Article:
In my practical experience, the not properly constructed or thought through one-pagers often lead to more devastation than not having any agreement in place at all. Legal practitioners are regularly confronted with requests for short one-page agreements or templates from the internet that basically merely contains boilerplates and irrelevant legalese.

So what is the problem?
Contracts are fundamental in business and are meant to regulate and define the boundaries of the manner in which parties interact with each other. A contract is meant to be a meeting of the minds – the parties mutually agree to the terms and conditions.

The main problem with these one-pager agreements is that they do not properly reflect the true intention of the parties and further, more often than not, the material terms of the contract are omitted.

As a general rule of written contracts, terms and conditions may not be amended unless the parties agree thereto in writing. This leads thereto that the parties are locked into this agreement and when a dispute arises; they are unable to amplify the terms and conditions with extraneous evidence.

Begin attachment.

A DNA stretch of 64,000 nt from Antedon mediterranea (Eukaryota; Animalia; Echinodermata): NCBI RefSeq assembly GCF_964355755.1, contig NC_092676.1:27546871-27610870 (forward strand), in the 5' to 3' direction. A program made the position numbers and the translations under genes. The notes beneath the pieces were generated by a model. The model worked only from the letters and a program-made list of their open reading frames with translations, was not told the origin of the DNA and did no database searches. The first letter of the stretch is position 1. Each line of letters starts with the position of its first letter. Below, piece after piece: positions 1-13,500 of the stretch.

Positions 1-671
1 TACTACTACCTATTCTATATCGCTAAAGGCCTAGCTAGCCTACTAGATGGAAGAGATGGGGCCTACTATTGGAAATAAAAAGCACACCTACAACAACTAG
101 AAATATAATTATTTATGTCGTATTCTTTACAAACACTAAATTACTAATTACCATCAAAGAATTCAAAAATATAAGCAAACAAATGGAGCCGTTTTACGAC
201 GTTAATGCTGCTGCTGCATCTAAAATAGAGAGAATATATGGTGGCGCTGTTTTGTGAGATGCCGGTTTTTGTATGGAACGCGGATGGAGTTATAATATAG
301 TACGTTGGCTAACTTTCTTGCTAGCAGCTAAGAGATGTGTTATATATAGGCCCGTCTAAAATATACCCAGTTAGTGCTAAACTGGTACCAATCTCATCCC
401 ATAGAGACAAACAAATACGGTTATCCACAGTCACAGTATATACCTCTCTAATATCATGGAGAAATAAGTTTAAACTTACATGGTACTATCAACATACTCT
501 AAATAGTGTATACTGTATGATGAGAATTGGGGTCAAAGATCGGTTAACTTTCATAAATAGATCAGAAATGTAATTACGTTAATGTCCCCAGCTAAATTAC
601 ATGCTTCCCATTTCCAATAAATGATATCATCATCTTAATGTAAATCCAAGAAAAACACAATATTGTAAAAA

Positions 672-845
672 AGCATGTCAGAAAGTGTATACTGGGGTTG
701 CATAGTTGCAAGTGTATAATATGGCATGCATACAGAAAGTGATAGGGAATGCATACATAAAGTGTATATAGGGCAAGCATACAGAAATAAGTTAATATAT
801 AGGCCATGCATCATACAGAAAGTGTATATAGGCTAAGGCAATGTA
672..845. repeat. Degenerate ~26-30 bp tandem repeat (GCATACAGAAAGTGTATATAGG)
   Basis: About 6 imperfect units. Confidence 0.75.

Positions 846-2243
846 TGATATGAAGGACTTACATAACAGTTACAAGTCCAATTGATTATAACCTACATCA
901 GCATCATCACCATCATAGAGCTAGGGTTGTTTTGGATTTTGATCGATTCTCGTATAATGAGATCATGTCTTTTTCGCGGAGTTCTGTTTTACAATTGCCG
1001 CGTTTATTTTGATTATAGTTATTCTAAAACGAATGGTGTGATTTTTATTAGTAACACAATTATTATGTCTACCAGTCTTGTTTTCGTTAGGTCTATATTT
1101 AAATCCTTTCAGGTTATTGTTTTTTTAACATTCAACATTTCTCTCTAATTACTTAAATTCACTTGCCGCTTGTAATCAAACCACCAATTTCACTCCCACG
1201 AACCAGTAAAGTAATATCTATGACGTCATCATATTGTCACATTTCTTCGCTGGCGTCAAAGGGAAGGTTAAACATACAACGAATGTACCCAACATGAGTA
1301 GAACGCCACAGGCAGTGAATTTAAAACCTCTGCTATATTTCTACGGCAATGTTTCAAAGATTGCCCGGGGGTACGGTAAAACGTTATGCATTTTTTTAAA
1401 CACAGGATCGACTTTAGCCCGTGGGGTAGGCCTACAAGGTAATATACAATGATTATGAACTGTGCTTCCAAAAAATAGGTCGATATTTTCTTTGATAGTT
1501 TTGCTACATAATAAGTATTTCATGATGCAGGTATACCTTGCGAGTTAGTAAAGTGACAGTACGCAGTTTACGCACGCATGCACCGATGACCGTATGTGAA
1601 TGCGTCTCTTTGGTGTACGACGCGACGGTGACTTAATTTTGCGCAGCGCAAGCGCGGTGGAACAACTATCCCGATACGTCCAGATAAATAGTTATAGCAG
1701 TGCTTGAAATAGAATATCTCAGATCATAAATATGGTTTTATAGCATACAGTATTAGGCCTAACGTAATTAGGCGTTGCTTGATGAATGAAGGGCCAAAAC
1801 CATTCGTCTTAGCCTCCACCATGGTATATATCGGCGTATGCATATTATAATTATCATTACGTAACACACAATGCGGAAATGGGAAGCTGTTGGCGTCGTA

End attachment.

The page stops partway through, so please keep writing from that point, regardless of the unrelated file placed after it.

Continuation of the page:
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SchoemanLaw enters into landmark partnership with Western Cape Business Opportunities Forum (WECBOF) to change the face of SMME growth in the Western Cape

In an entrepreneur’s life, access to speedy and reliable legal services are crucial. Legal solutions must keep up with the pace of a business and if it can’t, the reality is that it is not considered at all. If not considered, there is a real risk which, statistically, is one of the main causes of business failure. In the case of a start-up or SME, this often means the end of an idea or a dream.

According to Nicolene Schoeman-Louw, the Managing Director of SchoemanLaw Inc, “The fact is that for too long legal services have been out of reach for many SME’s and start-ups. As a result, many have gone without these essential services, often with dire long-term consequences, or have resorted to using free templates from unreliable sources with no guidance on use or completion thereof. So, even if documents were obtained – they are often incorrectly utilised or completed, which renders it completely useless.”

The SchoemanLaw SME Self- Service DeskTM aims to address this and fill the gap by providing an affordable and reliable professional solution to start-ups and SME’s. The firm is an innovative Cape Town based law firm, who are launching this disruptive technology in celebration of its 10-year anniversary. The launch, where the solution will be made available directly to the public, is scheduled for 1 December 2017.